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Alaskan whaling villages are among the most remote communities in the world. Not connected by the road system, they are reliant on the subsistence hunt of the bowhead whale for their survival.

Alaska Eskimo Whaling Commission

To safeguard the bowhead whale and its habitat, to defend the Aboriginal Subsistence Whaling Rights of our members, and to preserve the cultural and traditional values of our communities.


The harvest of the bowhead is shared throughout each community and celebrated each year through a Nalukataq celebration. Dates for the 2020 Nalukataq celebrations will be listed on the media page.


Stay up-to-date on the latest AEWC news, presentations, and activities pertaining to our mission.

  • To preserve and enhance the marine resource of the bowhead whale, including its habitat.
  • To protect Eskimo subsistence whaling.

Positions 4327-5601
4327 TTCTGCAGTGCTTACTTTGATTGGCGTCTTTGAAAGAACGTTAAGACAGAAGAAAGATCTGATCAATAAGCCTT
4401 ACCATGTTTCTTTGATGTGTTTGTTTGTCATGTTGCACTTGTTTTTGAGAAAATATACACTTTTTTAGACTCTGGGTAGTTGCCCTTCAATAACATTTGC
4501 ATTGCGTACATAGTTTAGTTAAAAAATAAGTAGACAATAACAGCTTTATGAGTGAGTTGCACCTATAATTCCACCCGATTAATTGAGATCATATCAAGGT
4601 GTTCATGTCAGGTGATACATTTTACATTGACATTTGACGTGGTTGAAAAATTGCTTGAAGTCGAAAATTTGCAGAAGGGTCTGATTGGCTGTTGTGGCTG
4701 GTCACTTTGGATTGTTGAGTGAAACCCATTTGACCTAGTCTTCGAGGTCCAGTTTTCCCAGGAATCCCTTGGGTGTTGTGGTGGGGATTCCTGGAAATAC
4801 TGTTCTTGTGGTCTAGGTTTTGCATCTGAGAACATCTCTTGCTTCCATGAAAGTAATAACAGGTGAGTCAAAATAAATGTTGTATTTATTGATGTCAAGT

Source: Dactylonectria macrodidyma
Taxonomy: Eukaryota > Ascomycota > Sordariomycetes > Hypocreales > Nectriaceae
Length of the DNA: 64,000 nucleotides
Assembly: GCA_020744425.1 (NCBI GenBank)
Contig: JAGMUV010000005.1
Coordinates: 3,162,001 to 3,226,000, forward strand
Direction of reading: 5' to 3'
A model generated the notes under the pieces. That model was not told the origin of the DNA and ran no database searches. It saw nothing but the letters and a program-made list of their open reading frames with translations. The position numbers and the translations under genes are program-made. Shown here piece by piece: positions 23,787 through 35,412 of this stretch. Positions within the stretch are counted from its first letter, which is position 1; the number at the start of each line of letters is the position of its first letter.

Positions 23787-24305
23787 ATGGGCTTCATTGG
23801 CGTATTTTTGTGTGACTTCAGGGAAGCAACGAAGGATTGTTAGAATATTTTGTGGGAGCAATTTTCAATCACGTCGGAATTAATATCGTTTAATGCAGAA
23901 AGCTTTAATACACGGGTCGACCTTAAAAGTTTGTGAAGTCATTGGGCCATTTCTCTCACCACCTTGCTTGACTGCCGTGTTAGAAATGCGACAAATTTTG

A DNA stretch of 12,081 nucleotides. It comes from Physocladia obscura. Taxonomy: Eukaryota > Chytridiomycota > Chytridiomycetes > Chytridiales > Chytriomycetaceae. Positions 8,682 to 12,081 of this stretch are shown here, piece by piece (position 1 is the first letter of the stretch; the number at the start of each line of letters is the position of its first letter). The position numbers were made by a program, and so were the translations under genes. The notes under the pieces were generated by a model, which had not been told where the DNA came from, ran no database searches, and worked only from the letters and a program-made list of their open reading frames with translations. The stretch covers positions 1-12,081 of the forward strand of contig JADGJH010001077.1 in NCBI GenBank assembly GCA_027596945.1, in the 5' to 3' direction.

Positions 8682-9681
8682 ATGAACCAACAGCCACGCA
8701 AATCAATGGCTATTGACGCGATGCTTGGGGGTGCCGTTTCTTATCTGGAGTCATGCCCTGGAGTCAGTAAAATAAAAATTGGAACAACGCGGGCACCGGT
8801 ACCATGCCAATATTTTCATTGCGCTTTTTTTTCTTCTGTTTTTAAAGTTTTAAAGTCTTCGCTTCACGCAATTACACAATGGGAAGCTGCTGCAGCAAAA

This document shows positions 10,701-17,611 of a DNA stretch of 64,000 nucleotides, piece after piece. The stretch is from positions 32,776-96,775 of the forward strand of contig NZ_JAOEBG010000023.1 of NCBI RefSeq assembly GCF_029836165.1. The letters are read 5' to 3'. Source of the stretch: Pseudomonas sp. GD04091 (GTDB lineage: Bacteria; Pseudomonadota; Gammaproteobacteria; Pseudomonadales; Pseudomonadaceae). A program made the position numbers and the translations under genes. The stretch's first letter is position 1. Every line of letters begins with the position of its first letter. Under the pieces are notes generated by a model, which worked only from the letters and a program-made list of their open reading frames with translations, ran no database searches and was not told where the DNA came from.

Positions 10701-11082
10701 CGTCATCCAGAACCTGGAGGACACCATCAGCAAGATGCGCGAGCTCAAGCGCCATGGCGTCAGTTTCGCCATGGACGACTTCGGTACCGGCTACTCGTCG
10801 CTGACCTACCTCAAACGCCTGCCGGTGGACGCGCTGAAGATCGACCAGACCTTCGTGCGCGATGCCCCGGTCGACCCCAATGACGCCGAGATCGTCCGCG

• To protect and enhance Eskimo culture, traditions, and activities associated with bowhead whales and bowhead whaling.
  • To undertake research and educational activities related to bowhead whales.



February 5 - 8, 2020

AEWC Triannual Meeting

Embassy Suites

Anchorage, Alaska


The members of Alaska Eskimo Whaling Commission are the registered whaling captains and their crew members of the eleven whaling communities of the Arctic Alaska coast: Gambell, Savoonga, Wales, Little Diomede, Kivalina, Point Hope, Point Lay, Wainwright, Barrow, Nuiqsut, and Kaktovik.


Whaling has been a part of the Alaska Eskimo culture since time immemorial.